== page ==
New Ideas on Proper Stretching Techniques
Some stretching routines may hinder, not help, your athletic performance.
7 Things You Need to Know about Proper Stretching Techniques continued...
Holcomb recommends brisk walking or slow jogging for about five minutes, rather
than stretching before exercise. "Warming up increases blood flow, which
increases the temperature in the muscle, which makes the collagen fibers more
elastic like a rubber band," he explains.
After warming up, do dynamic (not static) stretches. Dynamic
stretching means slow, controlled movements rather than remaining still and
holding a stretch. They may include simple movements like arm circles and hip
rotations, flowing movements as in
yoga, or walking or jogging exercises like those mentioned below. While
studies have not clearly proven this, increasing numbers of experts agree that
dynamic stretching is the best stretching routine before a workout or
competition. Levine warns, however, that proper technique is key. "Poor
technique that is not anatomically correct puts you at higher risk for
Holcomb recommends three all-purpose dynamic stretches for your lower
- Goose-step march: Slowly lift your leg straight out in front of you,
alternating as you walk with your normal stride length. While others may think
you're doing a Monty Python skit, it is an effective hamstring stretch.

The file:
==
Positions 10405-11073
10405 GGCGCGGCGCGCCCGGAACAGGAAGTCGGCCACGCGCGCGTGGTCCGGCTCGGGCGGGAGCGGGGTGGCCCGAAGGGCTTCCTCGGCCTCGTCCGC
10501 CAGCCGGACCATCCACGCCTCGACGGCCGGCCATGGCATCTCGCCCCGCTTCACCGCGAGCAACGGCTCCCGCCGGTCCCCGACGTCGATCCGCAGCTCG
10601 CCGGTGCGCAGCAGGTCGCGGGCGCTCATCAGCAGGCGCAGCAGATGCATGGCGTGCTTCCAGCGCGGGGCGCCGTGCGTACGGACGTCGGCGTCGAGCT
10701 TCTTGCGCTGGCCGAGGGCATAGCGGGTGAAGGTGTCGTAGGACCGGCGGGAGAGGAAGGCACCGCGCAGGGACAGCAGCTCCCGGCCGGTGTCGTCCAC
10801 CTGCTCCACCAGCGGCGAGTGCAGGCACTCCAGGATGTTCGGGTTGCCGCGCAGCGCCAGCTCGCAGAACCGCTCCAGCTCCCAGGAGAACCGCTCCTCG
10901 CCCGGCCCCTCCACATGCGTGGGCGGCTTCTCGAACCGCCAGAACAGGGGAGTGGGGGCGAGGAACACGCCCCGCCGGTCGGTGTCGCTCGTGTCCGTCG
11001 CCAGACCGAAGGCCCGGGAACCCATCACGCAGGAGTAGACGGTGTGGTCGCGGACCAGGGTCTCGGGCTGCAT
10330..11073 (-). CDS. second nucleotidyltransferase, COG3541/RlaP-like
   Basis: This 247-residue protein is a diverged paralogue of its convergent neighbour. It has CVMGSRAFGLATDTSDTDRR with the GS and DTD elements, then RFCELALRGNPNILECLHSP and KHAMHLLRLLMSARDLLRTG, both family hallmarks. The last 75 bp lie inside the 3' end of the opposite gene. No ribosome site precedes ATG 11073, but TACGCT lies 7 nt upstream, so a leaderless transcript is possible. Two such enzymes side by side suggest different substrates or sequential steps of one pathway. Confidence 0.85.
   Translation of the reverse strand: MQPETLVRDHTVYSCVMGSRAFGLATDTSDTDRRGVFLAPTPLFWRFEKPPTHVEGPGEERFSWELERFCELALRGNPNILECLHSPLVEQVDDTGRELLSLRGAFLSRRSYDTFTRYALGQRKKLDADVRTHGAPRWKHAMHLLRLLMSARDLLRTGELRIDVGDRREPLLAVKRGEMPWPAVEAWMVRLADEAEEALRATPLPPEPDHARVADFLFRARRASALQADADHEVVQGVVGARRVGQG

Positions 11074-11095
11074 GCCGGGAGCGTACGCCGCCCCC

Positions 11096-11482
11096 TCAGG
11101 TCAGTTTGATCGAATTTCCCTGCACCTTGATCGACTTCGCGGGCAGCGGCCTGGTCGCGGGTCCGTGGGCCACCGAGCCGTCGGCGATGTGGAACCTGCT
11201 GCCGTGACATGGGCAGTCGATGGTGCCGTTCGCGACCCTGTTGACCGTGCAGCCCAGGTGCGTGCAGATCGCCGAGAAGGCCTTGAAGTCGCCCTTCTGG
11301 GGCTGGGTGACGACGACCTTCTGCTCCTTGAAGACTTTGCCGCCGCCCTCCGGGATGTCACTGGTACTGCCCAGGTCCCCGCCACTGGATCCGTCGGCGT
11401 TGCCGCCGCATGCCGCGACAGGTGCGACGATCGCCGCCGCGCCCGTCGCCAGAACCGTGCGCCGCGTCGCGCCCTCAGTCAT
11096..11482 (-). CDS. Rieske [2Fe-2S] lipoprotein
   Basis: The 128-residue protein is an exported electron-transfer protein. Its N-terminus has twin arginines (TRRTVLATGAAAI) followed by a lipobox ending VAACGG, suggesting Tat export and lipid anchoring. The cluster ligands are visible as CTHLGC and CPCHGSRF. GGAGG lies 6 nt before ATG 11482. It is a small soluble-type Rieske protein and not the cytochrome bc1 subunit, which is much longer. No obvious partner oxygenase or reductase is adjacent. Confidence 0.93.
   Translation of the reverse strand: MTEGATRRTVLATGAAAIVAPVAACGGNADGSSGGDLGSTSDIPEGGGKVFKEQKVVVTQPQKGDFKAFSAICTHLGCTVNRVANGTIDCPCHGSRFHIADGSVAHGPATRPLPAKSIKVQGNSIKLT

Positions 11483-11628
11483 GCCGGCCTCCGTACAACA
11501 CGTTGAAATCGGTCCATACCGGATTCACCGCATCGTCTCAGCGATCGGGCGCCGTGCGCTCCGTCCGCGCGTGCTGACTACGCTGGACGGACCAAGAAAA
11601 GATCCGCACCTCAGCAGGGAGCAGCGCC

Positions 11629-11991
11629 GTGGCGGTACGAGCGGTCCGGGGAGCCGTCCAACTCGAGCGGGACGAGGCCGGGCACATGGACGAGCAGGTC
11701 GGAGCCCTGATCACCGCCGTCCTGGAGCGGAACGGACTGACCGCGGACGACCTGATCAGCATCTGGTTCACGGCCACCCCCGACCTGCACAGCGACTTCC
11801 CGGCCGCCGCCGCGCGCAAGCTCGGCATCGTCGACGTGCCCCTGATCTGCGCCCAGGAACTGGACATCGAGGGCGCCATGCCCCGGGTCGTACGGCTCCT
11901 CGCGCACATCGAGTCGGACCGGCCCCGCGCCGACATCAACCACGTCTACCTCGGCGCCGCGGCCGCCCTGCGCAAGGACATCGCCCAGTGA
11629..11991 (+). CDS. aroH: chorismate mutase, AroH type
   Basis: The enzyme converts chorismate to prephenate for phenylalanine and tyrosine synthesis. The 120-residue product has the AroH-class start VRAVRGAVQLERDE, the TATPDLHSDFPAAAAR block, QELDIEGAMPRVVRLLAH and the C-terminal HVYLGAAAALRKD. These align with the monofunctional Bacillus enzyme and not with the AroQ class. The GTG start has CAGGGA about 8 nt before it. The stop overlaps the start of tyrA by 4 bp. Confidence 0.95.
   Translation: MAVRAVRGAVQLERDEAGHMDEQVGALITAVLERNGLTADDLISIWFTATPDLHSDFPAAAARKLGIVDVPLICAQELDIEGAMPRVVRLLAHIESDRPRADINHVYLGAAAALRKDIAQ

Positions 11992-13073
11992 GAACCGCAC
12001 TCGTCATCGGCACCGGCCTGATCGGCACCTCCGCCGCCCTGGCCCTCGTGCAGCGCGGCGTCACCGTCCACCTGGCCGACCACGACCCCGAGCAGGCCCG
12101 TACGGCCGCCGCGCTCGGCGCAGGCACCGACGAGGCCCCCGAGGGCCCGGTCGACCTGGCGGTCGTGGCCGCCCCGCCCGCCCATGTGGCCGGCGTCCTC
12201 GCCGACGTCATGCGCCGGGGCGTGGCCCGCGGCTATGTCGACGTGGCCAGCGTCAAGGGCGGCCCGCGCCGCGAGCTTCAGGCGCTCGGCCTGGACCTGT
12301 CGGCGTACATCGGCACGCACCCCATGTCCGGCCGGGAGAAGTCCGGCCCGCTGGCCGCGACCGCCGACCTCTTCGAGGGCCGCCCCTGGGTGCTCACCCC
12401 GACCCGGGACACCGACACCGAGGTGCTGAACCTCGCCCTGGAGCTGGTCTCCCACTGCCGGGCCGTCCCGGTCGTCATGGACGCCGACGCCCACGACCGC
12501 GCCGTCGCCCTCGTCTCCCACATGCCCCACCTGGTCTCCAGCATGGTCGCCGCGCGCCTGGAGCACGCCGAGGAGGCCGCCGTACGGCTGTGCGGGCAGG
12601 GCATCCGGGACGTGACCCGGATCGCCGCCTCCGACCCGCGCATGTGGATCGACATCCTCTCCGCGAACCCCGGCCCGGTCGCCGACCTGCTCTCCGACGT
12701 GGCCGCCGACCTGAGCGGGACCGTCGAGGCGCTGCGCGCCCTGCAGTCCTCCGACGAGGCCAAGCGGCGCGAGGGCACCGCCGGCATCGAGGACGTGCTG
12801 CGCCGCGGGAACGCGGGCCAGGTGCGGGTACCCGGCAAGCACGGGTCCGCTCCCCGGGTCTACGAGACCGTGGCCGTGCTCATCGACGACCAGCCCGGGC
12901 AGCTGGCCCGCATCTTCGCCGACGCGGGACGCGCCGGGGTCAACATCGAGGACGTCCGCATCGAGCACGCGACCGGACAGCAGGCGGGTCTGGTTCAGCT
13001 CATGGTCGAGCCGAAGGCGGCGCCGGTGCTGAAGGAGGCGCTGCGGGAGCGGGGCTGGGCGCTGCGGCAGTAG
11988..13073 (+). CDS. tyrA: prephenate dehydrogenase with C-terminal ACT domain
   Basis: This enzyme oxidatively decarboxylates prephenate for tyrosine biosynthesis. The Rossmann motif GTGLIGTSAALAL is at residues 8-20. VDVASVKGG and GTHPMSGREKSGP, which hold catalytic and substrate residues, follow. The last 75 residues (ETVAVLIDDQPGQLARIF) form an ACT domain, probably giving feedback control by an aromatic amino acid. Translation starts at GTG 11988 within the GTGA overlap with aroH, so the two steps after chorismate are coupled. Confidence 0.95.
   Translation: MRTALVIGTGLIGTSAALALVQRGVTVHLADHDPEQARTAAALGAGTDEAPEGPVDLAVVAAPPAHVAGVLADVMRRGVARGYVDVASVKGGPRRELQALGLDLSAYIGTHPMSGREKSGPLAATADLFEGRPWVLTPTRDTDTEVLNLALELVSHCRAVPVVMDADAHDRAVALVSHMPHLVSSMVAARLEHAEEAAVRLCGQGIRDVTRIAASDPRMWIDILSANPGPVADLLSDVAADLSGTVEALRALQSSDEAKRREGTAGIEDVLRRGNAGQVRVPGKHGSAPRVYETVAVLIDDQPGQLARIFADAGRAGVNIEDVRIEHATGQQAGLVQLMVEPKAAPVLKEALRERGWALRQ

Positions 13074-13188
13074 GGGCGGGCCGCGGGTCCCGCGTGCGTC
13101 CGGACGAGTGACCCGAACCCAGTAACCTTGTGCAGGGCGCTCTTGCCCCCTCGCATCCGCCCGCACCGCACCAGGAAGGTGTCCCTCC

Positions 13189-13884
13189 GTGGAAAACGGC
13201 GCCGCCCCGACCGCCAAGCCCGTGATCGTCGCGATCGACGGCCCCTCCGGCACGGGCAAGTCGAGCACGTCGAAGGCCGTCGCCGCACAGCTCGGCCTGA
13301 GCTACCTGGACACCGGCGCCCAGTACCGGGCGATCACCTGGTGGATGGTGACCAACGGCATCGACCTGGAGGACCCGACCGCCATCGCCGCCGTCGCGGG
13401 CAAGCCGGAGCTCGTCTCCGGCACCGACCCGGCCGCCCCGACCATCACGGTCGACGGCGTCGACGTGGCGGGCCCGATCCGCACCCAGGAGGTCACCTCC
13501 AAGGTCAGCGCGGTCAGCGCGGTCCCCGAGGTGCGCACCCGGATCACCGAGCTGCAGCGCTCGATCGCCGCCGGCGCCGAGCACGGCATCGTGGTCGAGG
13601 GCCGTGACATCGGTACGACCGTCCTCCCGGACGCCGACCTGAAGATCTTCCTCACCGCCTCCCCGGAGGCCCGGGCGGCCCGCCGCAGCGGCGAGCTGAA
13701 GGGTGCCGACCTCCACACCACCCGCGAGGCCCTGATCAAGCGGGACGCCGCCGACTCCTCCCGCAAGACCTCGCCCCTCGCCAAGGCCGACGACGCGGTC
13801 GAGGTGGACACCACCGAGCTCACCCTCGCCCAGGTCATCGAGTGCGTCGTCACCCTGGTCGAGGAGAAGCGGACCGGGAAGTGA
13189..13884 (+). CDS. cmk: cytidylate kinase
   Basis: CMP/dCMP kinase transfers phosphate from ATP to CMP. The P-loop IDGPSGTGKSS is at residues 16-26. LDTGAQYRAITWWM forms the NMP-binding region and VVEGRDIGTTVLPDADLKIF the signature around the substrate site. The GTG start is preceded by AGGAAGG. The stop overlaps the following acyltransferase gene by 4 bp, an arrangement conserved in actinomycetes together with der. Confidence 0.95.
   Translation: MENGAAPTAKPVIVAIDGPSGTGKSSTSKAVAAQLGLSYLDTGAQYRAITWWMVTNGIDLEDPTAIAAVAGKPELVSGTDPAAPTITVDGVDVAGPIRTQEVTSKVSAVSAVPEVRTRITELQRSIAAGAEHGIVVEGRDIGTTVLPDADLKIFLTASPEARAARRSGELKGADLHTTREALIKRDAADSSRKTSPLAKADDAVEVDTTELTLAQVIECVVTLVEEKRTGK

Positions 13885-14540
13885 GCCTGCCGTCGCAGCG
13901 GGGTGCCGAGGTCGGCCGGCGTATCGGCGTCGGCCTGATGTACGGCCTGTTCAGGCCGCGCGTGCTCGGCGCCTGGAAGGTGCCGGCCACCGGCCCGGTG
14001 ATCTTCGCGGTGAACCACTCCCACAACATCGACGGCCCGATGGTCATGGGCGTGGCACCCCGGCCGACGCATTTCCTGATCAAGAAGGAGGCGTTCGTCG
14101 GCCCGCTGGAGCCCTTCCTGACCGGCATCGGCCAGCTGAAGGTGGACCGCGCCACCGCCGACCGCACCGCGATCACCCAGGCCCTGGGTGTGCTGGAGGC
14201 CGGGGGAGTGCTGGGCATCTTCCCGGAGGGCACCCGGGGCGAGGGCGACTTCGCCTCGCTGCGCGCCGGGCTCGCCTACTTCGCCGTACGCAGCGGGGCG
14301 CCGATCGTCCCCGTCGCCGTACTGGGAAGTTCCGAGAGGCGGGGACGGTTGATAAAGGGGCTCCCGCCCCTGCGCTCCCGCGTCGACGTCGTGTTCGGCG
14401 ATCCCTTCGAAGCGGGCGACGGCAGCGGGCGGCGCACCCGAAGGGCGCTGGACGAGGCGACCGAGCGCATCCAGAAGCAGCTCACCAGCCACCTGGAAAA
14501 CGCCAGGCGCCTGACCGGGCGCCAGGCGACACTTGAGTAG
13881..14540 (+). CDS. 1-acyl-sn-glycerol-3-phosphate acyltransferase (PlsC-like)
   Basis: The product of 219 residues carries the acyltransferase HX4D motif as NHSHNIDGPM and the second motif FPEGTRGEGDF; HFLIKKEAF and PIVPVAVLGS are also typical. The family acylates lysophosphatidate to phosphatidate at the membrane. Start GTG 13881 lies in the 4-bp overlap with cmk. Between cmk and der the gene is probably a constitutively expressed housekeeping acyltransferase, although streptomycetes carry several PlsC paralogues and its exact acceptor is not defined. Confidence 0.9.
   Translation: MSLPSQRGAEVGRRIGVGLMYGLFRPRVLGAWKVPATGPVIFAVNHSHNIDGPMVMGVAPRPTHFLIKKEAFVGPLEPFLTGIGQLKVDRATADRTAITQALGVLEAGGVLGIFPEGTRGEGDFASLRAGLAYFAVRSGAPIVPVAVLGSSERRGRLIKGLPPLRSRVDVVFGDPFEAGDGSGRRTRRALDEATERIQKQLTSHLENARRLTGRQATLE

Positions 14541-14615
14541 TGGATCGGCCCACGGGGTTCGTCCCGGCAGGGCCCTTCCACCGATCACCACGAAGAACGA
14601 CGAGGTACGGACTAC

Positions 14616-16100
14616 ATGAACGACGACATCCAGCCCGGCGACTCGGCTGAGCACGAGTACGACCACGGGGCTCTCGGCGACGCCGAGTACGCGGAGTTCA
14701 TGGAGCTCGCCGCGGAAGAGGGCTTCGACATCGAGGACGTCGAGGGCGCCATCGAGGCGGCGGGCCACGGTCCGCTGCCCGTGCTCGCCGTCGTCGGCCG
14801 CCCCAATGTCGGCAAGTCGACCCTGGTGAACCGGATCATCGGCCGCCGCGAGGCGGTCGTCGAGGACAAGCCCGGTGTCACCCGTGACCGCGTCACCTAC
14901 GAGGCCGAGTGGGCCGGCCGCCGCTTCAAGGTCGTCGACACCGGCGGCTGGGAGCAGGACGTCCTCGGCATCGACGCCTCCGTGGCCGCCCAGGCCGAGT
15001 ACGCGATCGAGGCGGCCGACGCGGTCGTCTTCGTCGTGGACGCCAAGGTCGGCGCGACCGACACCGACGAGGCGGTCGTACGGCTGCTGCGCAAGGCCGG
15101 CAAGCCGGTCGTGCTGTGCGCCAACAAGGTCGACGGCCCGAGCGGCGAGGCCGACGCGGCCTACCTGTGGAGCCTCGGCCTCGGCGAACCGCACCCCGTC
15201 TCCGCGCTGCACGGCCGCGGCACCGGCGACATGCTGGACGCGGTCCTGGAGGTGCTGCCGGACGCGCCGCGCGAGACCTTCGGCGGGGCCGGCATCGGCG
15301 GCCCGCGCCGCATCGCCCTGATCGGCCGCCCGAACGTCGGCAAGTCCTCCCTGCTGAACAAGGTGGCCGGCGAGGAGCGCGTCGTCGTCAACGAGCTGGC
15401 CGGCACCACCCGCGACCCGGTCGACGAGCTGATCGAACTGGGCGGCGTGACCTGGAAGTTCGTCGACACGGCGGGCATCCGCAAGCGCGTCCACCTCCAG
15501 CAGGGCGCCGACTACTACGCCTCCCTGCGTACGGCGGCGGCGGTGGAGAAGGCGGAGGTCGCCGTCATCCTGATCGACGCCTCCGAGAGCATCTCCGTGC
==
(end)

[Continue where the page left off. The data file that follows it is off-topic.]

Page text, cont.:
- Knee lifts: As you're jogging or walking, bring knees up toward your chest.
For a variation, as your right knee comes up, twist the lifted leg gently to
the left and your upper body gently to the right for a spinal twist. Repeat on
each side as you jog or walk (warning: you may be mistaken for a
- Butt-kick: As you jog or walk, bend one knee and lift it behind you as if
you were trying to kick yourself in the butt. It's not punishment; it stretches
Do several repetitions of 30 seconds each at your own pace. The point is to
do the movements in a controlled way. Stop if you get tired so you still have
energy for your workout.
Consider yoga. "Isn't it interesting that this new research is
figuring out what yoga teachers have known for thousands of years?" says Mary
Pullig Schatz, MD, a retired surgical pathologist, yoga expert, and author of
Back Care Basics. If you're familiar with yoga basics, she suggests, you
can use those moves as dynamic stretches before, say, a run or a long bike
ride. Try two minutes of sun salutations to stretch multiple parts of the body.
Or make downward-facing dog dynamic by pedaling your feel or lifting alternate